Routine Maintenance Checklist: 9 Things That Can Keep Your Car in Top Shape

Buying a vehicle is an investment with convenience as its primary ROI. A car can get you to places whenever you need to go, but it also needs your care and attention to continue doing so.

As a new car owner, you might already be looking forward to taking your vehicle on the road. But before you actually start driving it, you must first understand what it takes to be a responsible car owner.

Aside from learning how to drive, paying attention to road signs and understanding the traffic rules in your area, you also need to stick to your vehicle’s maintenance schedule. Recommended routine car maintenance information can be found in the owner’s manual that came with your vehicle.

If you’re way past reading that and you still don’t understand what you need to do, below is a useful checklist of maintenance tasks that you can perform yourself or have your trusted car maintenance shop like DT Service Centre do for you:

1. Conduct a Visual Inspection

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Source: tuv.com

Knowing how to do a visual inspection of your own vehicle is a must for every driver. While it may be basic, intently checking the condition of the different components of your vehicle can help you determine if something is amiss.

Check if all the lights are working, both inside and outside. This includes the headlights, turn signals, parking lights, and interior lights.

You should also test out your brakes to see if they are working properly and inspect the tires if they look a bit flat. Both the brakes and the tires are crucial for a safe road trip.

Listen for strange and unusual sounds while you drive, and check underneath the vehicle if puddles of liquid from leaks emerge.

If anything is out of the ordinary, don’t ignore it. Have a mechanic check it for you to determine what’s wrong before anything bad (and costly) happens.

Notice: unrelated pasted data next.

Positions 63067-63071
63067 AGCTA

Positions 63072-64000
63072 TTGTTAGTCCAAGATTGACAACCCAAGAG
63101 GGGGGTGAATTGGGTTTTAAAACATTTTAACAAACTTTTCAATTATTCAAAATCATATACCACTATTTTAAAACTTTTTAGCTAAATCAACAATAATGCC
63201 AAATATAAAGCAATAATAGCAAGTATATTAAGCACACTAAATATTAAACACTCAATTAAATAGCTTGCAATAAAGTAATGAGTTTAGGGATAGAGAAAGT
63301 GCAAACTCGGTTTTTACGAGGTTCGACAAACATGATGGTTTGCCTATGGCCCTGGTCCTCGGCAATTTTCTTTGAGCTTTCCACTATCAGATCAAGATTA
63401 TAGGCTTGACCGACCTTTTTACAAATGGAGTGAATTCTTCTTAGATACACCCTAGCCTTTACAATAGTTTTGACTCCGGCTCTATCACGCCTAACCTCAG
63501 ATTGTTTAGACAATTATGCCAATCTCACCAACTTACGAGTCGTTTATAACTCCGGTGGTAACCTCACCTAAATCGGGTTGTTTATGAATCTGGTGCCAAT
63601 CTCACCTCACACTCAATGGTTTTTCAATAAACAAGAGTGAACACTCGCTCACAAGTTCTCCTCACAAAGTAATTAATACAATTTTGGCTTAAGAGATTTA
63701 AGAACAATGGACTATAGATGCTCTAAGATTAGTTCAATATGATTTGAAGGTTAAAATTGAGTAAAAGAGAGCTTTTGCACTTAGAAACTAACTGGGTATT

2. Assess Fluid Levels

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Source: pexels.com

Like the human body, a vehicle runs smoothly because of several different fluids that flow through its components. From the fuel, oil, and coolant to the transmission and steering fluids, you must remember to check the levels of the liquids that make your vehicle run.

Even if you don’t know how to change the power steering fluid, coolant, antifreeze, and your wiper fluid, you should at least learn how to determine if they are at optimal levels. Some fluids can be checked using a dipstick, while others can only be monitored using built-in gauges in the vehicle.

Before you go on long road trips, make sure that you inspect fluid levels as you fill the gas tank up. Even if you’re not heading out on long drives, do this at least once every month to avoid engine problems.

Your owner’s manual should have some information on the ideal fluid levels. When in doubt, seek help from a licensed mechanic. More importantly, don’t ever ignore puddles of liquid that appear underneath your vehicle as these may be a sign of a leak.

3. Electrical Repair Services

As time goes by, your beloved vehicle will begin exhibiting signs of old age. This will include symptoms of electrical inconsistencies that may affect a ride. Some electrical issues include wiring concerns, control module problems, issues with the engine control unit (ECU) or the transmission control module (TCM) or turbo actuator glitches.

Taking your car to backstreet repair shops because they offer slightly lower prices could be costly in the long run. You’re likely to have counterfeit or wrong parts fitted in your car when you take your vehicle to unscrupulous mechanics for services. These parts don’t last as long as genuine parts should and you keep making several trips to the garage as your car maintenance costs balloon. Moreover, if you are getting issues with the ECM, TCM, PCM, or BCM of your car, and if you can determine the specific part number of the computer you need then order the new computer available at npcautomotive.com.

4. Check Tire Pressure and the Depth of Its Tread